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If you send email to an invalid address or a closed account, usually you'll get a bounce back. Usually. The problem is that you cannot count on bounces.

Will my Outlook Express email that I send bounce back to me to let me know if the recipient's email address is closed or no longer exists or will it just go out into space never to be seen again?

Unfortunately, the answer is:

a) both

b) neither

and of course

c) all of the above.

Email bounce messages are both annoying and informative. They can help you fix a problem with an email you've sent, or they can simply be another message in a big pile of spam.

Unfortunately about the only thing you can count on is that you cannot count on bounce messages.

First, I have to ask, what does it mean for an account to be "closed"? It could mean:

  • The user stopped using it. Email will still be successfully received, and simply accumulate. Nothing that would cause a bounce.

  • The user could have "closed" the account, but the ISP hasn't released or actually deleted it yet. This is probably more common than you think, particularly with free email accounts. While the user thinks that things are closed and deleted, in reality all the ISP may have done is restricted his access until they get around to cleaning up "dead" accounts. Email may still be successfully received and accumulate until the cleanup happens.

  • The account is actually closed. Here's where things get interesting.

With the ever-increasing influx of spam, many ISPs are choosing to ignore mail destined for invalid destinations. Why? To avoid flooding the internet with even more noise.

You've probably received bounce messages for email you didn't send. Spammers have "spoofed" the email such that it looks like it's coming from you and then blasted it out to anything they can find that looks like an email address. Some ISPs generate bounces if those addresses are invalid, and that's what you're seeing. Other ISPs don't generate bounces, since they're as bogus as the spam that caused them.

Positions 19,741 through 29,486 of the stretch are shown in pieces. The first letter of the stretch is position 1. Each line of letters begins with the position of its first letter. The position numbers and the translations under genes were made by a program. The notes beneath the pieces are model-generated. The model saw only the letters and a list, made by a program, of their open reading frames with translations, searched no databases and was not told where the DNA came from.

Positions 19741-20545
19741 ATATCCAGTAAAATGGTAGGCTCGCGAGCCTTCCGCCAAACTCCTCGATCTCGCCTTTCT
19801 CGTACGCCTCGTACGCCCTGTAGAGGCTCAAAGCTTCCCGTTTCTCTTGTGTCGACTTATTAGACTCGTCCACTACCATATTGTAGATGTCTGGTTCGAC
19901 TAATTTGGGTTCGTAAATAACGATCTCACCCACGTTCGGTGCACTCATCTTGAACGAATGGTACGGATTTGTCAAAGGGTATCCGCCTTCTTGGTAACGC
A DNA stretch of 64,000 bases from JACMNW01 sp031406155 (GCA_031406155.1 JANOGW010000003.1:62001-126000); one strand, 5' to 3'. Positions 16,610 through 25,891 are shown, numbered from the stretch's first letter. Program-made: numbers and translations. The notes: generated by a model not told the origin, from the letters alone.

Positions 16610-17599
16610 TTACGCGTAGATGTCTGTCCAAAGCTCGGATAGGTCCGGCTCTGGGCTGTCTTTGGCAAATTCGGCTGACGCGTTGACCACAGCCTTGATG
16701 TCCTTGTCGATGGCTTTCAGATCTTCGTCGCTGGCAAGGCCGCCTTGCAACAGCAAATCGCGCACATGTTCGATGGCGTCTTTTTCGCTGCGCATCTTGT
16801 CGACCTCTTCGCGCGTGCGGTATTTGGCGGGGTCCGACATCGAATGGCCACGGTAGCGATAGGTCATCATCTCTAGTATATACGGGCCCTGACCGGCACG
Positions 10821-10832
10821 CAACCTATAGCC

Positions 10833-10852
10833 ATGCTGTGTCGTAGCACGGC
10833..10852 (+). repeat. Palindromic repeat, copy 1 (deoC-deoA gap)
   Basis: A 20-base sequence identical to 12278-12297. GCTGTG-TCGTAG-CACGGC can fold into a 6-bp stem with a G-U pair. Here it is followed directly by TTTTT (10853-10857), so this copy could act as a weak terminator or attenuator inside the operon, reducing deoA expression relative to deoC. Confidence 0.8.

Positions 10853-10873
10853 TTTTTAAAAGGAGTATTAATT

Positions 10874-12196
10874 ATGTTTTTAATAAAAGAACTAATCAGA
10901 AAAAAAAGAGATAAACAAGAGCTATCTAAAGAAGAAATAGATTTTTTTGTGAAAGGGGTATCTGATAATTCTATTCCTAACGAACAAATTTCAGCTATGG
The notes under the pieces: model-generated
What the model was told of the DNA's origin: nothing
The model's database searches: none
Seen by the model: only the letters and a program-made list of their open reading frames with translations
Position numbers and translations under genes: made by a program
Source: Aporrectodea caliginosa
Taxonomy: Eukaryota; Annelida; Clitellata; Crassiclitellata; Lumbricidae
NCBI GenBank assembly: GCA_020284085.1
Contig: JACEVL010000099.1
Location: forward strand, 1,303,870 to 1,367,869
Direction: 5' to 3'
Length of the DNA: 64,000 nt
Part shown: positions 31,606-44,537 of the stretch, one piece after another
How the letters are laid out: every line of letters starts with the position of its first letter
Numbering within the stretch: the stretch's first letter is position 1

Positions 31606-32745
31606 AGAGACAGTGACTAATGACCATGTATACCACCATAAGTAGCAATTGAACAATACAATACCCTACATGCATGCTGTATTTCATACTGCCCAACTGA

"If you send an email to someone, and you don't get a bounce, that tells you nothing."

So, the bottom line here is that an ISP may, or may not, return a bounce on an invalid email address - or on any error, for that matter.

But it gets worse.

Because so many bounce messages are the result of spam, spam filters are now occasionally filtering them out as spam. So even if the recipient's email provider does send a bounce, there's actually no guarantee you'll get it!

Now, I will say this: most of the time bounces are generated and received and work pretty much as you expect. But the problem is that you can't count on it.

If you send an email to someone and don't get a bounce, that tells you nothing. They could have received the email, or not. There's actually no way to tell.

Article C2870 - December 13, 2006 « »

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Leo Leo A. Notenboom has been playing with computers since he was required to take a programming class in 1976. An 18 year career as a programmer at Microsoft soon followed. After "retiring" in 2001, Leo started Ask Leo! in 2003 as a place for answers to common computer and technical questions. More about Leo.

Not what you needed?

December 15, 2006 8:19 PM

I personally like when it bounces back. Just today at work, an email I sent to my boss and two of our vendors got bounced back. Looking at the reason given, I quickly saw that I had spelled the address wrong by 1 letter. Was able to resend it with the correct I don't have the 300lb purple gorrilla called a boss banging on my desk. hahahaha. Thanks Leo for the tips.

December 22, 2006 5:20 AM

Since the prospect of a bounce is so iffy, it's too bad we cannot offer an incentive similar to how the US Postal Service does it. My idea would be to join a service and receive an account number. Then, if I wanted to ensure notification of a mis-addressed eMail, then I'd simply flag the eMail with my account number. If it's bad, then the ISP, by bouncing it *to the service,* would later be reimbursed for its trouble. This could be done any number of ways with the main goal being to reduce the money-handling costs.

July 8, 2008 6:08 AM

wanted to know what to do with annoying emails

thank you

Sayad Hanayat
March 14, 2009 8:03 AM

I want to my email that i send one hour ago to not be read by the person that i sent hem email. How to able to solve this problem.Thanks.

You cannot. Once email has been sent, it is out of your control.
- Leo

Nancy Miller
October 5, 2010 4:24 PM

If someone requests you to send an email to their address and it bounces, do they have any access to that in order to add a viris?

They could certainly make something that LOOKS like a bounce that also has a virus.

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